FIG. 11 is a cross-sectional view, in elevation, of the test stage assembly of FIG. 10;
FIG. 12 is a cross-sectional view taken along the lines 12--12 of FIG. 11;
FIG. 13 is a top plan view of the sample holder of FIG. 10;
FIG. 14 is a graph depicting performance curves of filters constructed in accordance with the present invention for use in the embodiments of FIGS. 8-13;
FIG. 15 is a block diagram of an electronic circuit for use in the fluorometer of FIGS. 8-14;
FIGS. 16 and 17 are schematic views similar to that of FIG. 1 of modified forms of fiber-optic fluorometers constructed in accordance wth the present invention; and
FIG. 18 is a cross-sectional view of a fiber-optic cable taken along the lines 17--17 of FIG. 16.
The present invention relates to a fluorometric system and method to quantitatively detect and measure a fluorescent sample substance coated as a layer on a substrate. As defined herein, the term "fluoresent sample substance" is one which includes a material derived from either a biological fluid or tissue and which, alone or in combination with other materials, emits fluorescence upon excitation with a selected wavelength of light in a solid layer form. Common fluorescent sample substances include autofluorogenic material derived from a biological fluid (e.g., tetracycline), materials derived from such fluids tagged with fluorochrome before or after isolation, materials derived from such fluids linked in the layer with homologous fluorochrome-tagged materials (e.g., antigen or antibody, one of which has been tagged with a fluorochrome). The present description will make particular reference to the last named substance.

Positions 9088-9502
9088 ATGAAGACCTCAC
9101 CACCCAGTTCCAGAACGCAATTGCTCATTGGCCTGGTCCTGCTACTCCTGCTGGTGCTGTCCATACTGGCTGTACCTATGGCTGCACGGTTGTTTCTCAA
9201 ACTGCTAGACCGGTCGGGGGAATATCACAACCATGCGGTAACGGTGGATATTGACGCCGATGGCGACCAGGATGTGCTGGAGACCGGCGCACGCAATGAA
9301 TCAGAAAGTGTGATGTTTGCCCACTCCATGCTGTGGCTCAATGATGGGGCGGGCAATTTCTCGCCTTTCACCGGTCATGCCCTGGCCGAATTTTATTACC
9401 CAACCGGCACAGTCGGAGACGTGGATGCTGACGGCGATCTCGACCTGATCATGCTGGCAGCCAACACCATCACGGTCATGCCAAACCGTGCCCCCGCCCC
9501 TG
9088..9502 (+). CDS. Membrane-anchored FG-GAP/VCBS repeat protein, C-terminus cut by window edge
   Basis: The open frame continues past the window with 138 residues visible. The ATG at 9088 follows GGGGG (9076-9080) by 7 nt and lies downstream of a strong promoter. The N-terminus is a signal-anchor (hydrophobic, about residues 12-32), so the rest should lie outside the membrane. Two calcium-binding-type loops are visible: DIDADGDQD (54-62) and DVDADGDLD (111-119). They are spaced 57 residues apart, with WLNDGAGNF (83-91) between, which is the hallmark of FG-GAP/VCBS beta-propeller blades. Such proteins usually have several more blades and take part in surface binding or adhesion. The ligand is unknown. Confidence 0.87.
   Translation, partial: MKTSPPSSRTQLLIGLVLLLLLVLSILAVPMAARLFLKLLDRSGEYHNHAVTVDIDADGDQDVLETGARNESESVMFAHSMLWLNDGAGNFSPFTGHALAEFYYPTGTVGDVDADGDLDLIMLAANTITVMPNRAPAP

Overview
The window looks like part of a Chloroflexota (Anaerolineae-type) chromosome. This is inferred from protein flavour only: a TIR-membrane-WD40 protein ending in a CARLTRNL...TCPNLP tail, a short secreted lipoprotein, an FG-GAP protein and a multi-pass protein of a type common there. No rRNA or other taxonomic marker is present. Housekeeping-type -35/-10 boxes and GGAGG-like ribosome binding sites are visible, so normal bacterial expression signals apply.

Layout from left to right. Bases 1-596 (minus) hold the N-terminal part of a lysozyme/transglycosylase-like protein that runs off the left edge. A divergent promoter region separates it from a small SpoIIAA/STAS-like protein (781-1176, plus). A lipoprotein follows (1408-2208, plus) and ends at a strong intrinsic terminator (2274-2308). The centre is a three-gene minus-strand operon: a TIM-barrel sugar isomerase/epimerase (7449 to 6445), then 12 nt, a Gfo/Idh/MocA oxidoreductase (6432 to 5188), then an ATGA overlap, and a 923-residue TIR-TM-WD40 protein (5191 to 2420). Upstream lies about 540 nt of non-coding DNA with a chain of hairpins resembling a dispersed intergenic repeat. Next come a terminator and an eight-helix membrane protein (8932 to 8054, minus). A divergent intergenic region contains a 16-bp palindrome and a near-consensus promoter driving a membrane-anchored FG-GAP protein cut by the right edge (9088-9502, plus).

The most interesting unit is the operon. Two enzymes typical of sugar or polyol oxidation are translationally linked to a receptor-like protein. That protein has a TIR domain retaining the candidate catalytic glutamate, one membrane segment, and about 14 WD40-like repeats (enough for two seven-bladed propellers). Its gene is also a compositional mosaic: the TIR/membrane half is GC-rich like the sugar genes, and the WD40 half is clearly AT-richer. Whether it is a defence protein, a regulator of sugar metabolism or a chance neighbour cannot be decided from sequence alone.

Referring now to the embodiment of the invention as shown in FIGS. 1 and 2, there is provided a member 10 having a surface portion adapted for forming a carrier for a fluorometric substance which is adhered thereto as a surface coating. In the embodiment shown, this member is in the form of a ball which is prepared, by way of example, in the following manner.